The strongest El Nino in 18 years will not only heat up the country, it will also be heating up
Australia’s monetary policy debate.
Goldman Sachs Group Inc. says the weather event threatens to cut growth in 2016 to the weakest in 24 years and could pressure the central bank to reduce interest rates from an already record-low 2 percent.
The fall in rural production would compound problems in an economy already struggling with slumping commodity prices and record-low private-sector wage rises.
“The drought just isn’t in anyone’s numbers,” said Tim Toohey, chief economist for Goldman Sachs in Australia who noted past episodes cut growth by between a half and one percentage point. “A drought in a period where non-farm economic growth is already forecast by policy makers to be well below trend and inflation pressures contained is a sufficient reason to warrant additional monetary easing.”
Toohey forecasts Australia’s economy will expand by a below-average 2 percent in 2016 and says his estimate may be cut back once the impact of the drought becomes clear. “Growth of 1.75 percent is certainly possible, maybe a little bit below that,” he said. An annual expansion of less than 1.7 percent would be the weakest recorded since 1992.
During the last drought in 2006, the Reserve Bank of Australia estimated farm output would fall by about 20 percent and subtract about 0.5 percentage point from growth in gross domestic product.
What makes this drought more serious for the economy than the previous three is that growth has been running below average for six of the past seven years.
Data Wednesday showed underlying inflation in Australia slowed in the third quarter to the bottom end of the central bank’s 2-percent-to-3-percent target. The trimmed mean core gauge of prices rose 2.1 percent, less than economists’ forecasts of 2.4 percent.
The economy is “more vulnerable to the negative effects of a drought than at any time since the early 1980s,” said David Bassanese, chief economist at BetaShares Pty.
The RBA is due to update its forecasts for economic growth and inflation on Nov. 6, three days after it announces its monthly policy decision.
“A severe El Nino drought-induced slump in Australian farm production at a time when growth is already sub-par due to the unwinding of the mining investment boom would not be good,” said Shane Oliver, head of investment strategy at Sydney-based AMP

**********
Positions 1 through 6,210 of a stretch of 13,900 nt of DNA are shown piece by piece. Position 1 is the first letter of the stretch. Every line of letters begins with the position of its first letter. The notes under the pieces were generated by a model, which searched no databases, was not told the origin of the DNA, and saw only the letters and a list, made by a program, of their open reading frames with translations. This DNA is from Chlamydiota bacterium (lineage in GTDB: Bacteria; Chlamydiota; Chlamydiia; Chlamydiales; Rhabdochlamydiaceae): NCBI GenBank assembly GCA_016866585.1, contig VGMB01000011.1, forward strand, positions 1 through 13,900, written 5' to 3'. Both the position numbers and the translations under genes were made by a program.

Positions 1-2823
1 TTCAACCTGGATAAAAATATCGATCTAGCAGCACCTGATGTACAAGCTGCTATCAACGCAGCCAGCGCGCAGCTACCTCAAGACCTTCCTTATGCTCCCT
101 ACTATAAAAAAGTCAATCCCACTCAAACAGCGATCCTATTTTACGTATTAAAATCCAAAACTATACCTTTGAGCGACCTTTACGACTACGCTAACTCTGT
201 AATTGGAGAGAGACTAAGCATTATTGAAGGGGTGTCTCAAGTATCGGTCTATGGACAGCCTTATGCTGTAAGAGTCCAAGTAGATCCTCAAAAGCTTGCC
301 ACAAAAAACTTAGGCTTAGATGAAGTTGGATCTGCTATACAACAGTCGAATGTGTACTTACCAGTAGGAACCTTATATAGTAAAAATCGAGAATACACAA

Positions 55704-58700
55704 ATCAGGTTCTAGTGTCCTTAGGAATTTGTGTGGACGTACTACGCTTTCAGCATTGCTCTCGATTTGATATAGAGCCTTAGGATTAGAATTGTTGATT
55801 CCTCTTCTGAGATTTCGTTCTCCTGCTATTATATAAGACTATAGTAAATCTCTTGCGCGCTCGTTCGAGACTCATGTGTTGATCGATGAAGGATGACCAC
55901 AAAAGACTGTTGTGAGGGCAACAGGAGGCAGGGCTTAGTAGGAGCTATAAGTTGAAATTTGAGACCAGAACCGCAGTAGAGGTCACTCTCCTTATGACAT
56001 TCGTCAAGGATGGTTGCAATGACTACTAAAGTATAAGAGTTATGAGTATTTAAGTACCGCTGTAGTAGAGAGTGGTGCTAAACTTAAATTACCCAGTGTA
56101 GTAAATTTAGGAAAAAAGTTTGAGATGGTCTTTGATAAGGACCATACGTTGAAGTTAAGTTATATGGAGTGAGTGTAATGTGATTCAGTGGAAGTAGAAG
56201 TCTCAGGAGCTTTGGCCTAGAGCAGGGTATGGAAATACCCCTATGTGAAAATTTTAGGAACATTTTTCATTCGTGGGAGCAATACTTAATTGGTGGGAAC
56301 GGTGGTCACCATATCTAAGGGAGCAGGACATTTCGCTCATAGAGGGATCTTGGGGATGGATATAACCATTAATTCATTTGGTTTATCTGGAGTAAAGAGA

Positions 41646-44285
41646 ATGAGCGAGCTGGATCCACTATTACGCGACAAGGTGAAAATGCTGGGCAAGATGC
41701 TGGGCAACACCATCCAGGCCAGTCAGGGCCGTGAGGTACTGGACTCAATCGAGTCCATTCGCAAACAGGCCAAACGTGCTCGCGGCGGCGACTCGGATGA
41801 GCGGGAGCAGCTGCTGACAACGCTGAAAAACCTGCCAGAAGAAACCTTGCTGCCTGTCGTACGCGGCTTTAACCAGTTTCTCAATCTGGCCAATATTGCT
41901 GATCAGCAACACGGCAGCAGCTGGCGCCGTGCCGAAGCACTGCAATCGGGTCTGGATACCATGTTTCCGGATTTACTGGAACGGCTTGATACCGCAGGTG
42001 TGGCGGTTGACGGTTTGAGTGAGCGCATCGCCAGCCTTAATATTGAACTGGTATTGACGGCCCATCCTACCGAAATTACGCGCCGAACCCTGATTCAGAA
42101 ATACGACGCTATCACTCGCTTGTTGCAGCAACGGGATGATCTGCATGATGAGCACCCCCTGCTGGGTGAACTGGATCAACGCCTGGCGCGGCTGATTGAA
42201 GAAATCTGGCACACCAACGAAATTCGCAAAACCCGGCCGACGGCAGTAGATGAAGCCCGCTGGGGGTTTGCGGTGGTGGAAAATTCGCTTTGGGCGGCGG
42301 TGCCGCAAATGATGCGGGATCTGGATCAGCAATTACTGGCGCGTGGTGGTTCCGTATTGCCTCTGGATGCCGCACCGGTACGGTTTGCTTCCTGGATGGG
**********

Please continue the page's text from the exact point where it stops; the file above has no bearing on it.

Capital Investors Ltd. “While food prices may see some upwards pressure, the hit to growth would likely dominate the RBA’s thinking and so is another reason why the RBA is likely to be under pressure to cut interest rates further.”
Following the inflation data, traders doubled their bets to a more than 60 percent chance of a quarter-percentage-point rate cut at the Nov. 3 meeting, according to swaps data compiled by Bloomberg.
While making up around 2 percent of Australia’s economic output today, the country’s cropping and grazing heritage figures large in the national psyche. About two-thirds of Australia’s land is devoted to farming and from the 1840s to the 1950s, the economy rode “on the sheep’s back” as agriculture, especially wool, brought in significant wealth.
Australia still remains the world’s largest wool exporter and one of the top five suppliers of beef, cotton, sugar and wheat. El Nino weather conditions have reduced the country’s wheat crop by 15 percent in the past month, Australia & New Zealand Banking Group Ltd. Senior Agricultural Economist Paul Deane said Oct. 21 in a research note.
Severe drought has already engulfed 80 percent of the northeastern state of Queensland, which is Australia’s largest supplier of beef products. The state government said the drought, along with increased demand for the country’s beef, had encouraged graziers to increase their slaughter rates.
“Stock numbers are in decline and will continue to fall over the next few years unless climatic conditions improve,” the state said in its annual budget.
Goldman’s Toohey expects the RBA will downgrade its growth forecast for 2016 of 2 percent to 3 percent and won’t be able to wait for the impact of the drought before cutting rates.
“If they’re going to wait until after the activity data really falls away, you’re going to find you’re in a position that you’ll be cutting by more,” he said.